Blogging serves as a wonderful platform for young writers. It offers them the ability to create and attract a real authentic audience, beyond the teacher and the classroom grade.
As an English Language Arts teacher who places great emphasis on writing, I’ve witnessed time and time again how students love seeing that someone “out there” read their work. Although, student and teacher relationships are important, and our students love to connect with us, I’ve found that the true spark comes from garnering an outside audience.
I’ve also found it interesting to witness how students find blogging so exciting, and enjoy the smallest forms of feedback. They often exclaim, “Mrs. Farmer, I can’t believe it. I got five pageviews! Five people read my work! I can’t wait to write again!” As a teacher who blogs as well, I find their enthusiasm refreshing and pushes me to write.
Although, our students jump for the chance to share their work and feel confident in their abilities, adults may feel a bit trepedacious. As a blogger, I can’t count on my fingers the number of times I’ve published something, and then thought later how it sounded utterly ridiculous, only then to remove the post. Another example is from one principal who recently started a blog and soon after tweeted, “Blogging without offending anyone is pretty tough. People are too sensitive and social media too harsh.” This statement rings true for many educators and it’s easy to get discouraged when no one acknowledges our work. Although, it may be true that much of our written work falls on deaf ears, I urge all educators to give blogging a try, anyway. Stephen King is known for saying, “Write for yourself first and then your audience.” I agree.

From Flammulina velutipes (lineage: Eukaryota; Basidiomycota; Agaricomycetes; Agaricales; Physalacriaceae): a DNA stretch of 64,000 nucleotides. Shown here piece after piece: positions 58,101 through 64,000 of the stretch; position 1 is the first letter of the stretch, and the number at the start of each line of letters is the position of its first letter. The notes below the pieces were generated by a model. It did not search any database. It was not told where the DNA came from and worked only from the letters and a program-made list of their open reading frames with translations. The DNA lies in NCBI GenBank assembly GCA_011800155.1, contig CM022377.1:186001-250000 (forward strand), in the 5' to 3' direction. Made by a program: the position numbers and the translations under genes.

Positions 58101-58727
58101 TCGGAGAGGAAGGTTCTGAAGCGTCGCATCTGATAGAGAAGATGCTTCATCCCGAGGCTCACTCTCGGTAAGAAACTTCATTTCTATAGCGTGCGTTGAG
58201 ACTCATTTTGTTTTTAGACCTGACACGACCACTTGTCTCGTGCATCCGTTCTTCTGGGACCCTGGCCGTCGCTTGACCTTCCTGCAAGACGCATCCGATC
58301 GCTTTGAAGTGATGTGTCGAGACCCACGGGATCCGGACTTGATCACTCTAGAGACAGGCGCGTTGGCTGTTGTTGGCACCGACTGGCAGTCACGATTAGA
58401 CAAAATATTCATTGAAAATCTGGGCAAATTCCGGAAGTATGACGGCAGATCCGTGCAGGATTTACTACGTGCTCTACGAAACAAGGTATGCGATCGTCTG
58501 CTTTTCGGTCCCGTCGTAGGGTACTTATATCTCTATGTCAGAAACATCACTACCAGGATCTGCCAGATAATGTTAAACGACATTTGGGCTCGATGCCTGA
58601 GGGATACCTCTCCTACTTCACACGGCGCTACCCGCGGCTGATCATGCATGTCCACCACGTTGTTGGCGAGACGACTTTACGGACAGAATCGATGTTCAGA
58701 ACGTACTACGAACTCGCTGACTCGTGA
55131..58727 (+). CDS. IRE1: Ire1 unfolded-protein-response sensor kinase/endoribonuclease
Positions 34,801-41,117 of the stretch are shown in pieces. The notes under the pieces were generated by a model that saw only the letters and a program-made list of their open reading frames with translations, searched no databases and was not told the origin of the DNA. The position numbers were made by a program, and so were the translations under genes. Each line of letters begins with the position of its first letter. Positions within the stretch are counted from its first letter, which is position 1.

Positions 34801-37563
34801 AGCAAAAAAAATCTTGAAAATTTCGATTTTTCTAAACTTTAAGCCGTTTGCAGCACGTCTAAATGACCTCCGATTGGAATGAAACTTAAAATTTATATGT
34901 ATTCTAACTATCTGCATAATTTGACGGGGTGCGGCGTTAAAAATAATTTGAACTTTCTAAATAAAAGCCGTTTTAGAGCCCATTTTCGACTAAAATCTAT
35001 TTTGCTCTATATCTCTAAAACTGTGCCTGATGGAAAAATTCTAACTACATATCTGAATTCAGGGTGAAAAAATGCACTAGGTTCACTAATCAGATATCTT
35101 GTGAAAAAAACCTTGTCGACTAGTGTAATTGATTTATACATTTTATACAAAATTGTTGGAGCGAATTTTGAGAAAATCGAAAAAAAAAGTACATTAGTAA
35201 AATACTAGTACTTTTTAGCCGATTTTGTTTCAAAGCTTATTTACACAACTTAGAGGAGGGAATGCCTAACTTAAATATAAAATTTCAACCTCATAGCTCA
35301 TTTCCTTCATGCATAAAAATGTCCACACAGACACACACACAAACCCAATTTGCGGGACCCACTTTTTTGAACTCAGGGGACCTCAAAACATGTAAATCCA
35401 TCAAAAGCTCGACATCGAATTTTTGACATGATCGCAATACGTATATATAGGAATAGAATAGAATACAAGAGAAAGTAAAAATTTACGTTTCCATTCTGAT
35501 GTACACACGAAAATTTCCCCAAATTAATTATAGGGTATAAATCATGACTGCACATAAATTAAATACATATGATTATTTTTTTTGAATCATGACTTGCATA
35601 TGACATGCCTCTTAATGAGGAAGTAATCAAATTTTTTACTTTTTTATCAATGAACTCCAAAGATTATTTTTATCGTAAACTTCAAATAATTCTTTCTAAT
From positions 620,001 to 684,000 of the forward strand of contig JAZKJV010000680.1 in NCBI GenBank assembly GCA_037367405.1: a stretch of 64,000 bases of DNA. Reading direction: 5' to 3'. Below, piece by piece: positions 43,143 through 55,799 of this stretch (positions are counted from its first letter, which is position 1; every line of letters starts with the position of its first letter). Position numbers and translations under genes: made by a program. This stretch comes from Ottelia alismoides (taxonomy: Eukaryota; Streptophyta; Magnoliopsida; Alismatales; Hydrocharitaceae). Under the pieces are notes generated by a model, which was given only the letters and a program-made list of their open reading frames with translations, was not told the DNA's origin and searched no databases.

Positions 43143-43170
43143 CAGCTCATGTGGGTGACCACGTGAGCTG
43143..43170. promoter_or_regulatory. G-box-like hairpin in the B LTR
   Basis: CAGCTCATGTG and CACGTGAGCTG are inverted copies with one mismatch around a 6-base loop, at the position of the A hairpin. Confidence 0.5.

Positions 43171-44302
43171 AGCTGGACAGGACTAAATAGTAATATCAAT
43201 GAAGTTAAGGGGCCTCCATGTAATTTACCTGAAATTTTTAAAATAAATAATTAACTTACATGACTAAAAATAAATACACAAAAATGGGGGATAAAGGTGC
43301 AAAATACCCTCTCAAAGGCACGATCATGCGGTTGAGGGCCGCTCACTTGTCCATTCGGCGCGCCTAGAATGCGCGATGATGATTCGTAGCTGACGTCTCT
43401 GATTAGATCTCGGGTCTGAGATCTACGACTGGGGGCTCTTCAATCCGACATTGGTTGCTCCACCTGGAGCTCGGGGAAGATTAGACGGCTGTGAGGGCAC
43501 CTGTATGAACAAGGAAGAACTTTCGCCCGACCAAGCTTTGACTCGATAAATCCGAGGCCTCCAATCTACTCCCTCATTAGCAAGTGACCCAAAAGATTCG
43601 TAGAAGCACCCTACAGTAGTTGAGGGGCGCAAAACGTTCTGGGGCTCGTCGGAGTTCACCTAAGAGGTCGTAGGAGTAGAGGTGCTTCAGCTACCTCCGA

As educators, maybe it’s time, we envelop ourselves in the whimsical nature of our students, but also balance it with the wisdom of our own experiences. Although, it’s nice for our work to be appreciated, it ultimately serves as a tool for personal growth and reflection. In that way, we never run out of material, because truly every week in the classroom is different. By writing for ourselves first, we grow, and in turn make a greater impact in our teaching and positive difference in the classroom. I began my teacher blog in January of 2013, and as a reflective teacher, it’s made all the difference for me. Read my first post here: A New Year.
To sum it all up, if we get five page views in the process of blogging and sharing….we’ll rock on with enthusiasm–right along with our students–and write on.